There is nothing logical or rational about the way people buy or make
their decisions to buy from you.
Logic would tell you that people want the best product.
There is nothing logical or rational about the way people buy or
make their decisions to buy from you.
Logic would tell you that people want the most choices possible and
that they make decisions logically.
Nothing could be further from the truth.
I have a confession to make. I’m not completely logical, either. I
haven’t worn a seat belt (except in Seattle, Warsaw, and Boston) for 20
years.My stepdad was nearly killed in a car accident.In 1979 he was struck
by a farm vehicle and didn’t have his seat belt on. Had he been wearing it,
he would have been crushed to death in the car. Because he didn’t have it
on, he was thrown through the window—140 feet—and barely lived . . .
but lived.That emotional imprint has kept the seat belt off me for years;
and yet my kids wear a seat belt or we don’t put the car in drive. How’s
that for crummy logic?
Now let’s talk about how all of this should change the way you sell,
buy, and influence others to your way of thinking.
Freedom of Choice . . . or Barrier to Selling?
Even more interesting is research that was just released from Stanford Uni-
versity. Researchers went to a grocery store and set up tasting booths
there. On one table they had 24 jams that the people could taste. On an-
other there were six different kinds of jams.As you would expect, 60 per-
cent of all people who stopped at the table with 24 jams tasted a jam.Only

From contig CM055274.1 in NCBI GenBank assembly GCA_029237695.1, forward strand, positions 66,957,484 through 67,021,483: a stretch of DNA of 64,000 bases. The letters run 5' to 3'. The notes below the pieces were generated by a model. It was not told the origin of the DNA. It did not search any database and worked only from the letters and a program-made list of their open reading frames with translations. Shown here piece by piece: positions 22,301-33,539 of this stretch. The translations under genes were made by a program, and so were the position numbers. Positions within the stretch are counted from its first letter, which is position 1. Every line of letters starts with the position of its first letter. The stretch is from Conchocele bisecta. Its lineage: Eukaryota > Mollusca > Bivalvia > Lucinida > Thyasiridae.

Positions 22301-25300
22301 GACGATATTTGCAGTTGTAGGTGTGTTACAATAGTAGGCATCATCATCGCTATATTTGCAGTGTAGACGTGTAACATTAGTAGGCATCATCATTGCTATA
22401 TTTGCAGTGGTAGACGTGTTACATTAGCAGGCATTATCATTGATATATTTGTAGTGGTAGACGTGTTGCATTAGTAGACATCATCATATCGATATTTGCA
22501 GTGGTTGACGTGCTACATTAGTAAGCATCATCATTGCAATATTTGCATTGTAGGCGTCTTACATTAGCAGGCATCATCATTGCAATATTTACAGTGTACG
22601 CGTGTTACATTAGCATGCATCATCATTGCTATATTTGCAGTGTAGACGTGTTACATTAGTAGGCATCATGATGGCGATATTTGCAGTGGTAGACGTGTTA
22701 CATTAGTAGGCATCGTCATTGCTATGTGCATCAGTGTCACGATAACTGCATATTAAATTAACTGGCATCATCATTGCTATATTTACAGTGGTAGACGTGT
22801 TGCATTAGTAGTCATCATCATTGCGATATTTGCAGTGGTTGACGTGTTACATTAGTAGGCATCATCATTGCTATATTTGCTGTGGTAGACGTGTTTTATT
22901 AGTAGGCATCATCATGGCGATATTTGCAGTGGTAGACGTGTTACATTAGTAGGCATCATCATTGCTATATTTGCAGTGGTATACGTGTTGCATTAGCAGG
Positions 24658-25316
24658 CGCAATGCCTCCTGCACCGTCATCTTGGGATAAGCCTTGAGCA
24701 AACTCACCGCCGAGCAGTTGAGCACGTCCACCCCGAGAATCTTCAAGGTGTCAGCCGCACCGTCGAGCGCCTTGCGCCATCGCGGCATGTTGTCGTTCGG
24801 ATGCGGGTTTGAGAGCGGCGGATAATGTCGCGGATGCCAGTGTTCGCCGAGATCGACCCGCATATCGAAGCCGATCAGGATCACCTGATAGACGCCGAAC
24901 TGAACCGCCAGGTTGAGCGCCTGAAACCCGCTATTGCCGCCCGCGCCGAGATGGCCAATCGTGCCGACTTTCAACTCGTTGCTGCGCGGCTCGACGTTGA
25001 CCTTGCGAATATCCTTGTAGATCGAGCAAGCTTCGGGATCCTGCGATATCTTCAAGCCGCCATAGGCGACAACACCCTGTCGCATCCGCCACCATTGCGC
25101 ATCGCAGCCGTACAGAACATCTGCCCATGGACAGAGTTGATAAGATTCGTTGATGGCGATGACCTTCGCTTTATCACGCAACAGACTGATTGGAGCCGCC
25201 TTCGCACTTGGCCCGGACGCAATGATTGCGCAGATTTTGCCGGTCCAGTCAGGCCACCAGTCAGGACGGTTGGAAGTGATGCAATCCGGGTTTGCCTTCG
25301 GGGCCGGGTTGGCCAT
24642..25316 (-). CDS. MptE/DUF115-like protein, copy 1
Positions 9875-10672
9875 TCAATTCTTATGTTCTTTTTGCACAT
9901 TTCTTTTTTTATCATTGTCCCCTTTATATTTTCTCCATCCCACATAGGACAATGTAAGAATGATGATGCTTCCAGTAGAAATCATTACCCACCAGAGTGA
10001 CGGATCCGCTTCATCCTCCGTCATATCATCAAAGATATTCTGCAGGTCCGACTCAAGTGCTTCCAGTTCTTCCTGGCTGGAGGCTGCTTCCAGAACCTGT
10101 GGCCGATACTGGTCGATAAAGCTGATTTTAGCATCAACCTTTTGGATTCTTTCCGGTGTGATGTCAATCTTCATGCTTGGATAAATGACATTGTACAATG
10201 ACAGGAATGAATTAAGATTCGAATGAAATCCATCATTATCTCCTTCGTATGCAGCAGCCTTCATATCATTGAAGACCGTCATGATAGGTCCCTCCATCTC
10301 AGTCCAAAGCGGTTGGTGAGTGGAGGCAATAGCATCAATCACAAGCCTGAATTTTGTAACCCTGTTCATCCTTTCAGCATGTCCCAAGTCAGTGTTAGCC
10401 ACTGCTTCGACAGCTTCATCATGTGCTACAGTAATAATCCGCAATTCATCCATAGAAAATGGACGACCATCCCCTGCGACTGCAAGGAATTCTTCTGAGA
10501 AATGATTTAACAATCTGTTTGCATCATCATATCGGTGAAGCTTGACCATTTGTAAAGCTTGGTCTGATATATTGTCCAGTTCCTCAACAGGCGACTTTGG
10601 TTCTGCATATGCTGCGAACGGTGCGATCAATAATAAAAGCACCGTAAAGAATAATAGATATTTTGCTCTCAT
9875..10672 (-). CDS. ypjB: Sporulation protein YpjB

40 percent of those stopping at the table with six jams tasted there.
What’s shocking? Underline this, then highlight it in yellow:
Thirty percent of all people who stopped at the table with six jams
purchased one of the jams.
Only 3 percent of people who stopped at the table with 24 jams
purchased any of them!
The ramifications are enormous. The larger number of options (in
jam, religion, spousal choices, jobs) creates what we call cognitive dissonance.
Cognitive dissonance is what happens when you hold two or more beliefs
or ideas and don’t know which to choose.It makes you feel overwhelmed.
People like to have choices; it gives them freedom. But if you give people
too many choices they will simply freeze and do nothing.
This is clear in a casino (where I have been known to spend a few
hours). Bettors will drive themselves crazy trying to figure out which
team, horse, or color to bet on.When they place their money, they be-
come certain they are on the correct side. Later when their team loses,
they can say,“I knew it was going to go that way. I should have listened
Similarly,people do this when they buy a clothing.They see blue;they
see black.They stand there helpless. Finally they buy the black and then
they feel better inside . . . in fact relieved!
When faced with too many choices, most people can become para-
lyzed and do nothing at all. People who feel overwhelmed simply drop
everything.They do nothing and give birth to procrastination.
If you tell someone,“You can have any of these 100 choices of paint,”
there is a good chance the person will freak out! People are not used to de-
ciding among so many options.They won’t be able to decide what to do.If
you say,“I can give you one of these four options,” then the person finds it
much easier to choose.
The truly devastating impact of the internal desire to be directed in-
stead of being given a few options happens in brainwashing and sudden
conversion experiences. Here, there is only one correct way or ideology
and all others are wrong.This solves the problem of cognitive dissonance
and creates what Eric Hoffer called True Believer.
Key Question for You: How will you utilize your newfound knowledge
about cognitive dissonance in the selling and persuasion process?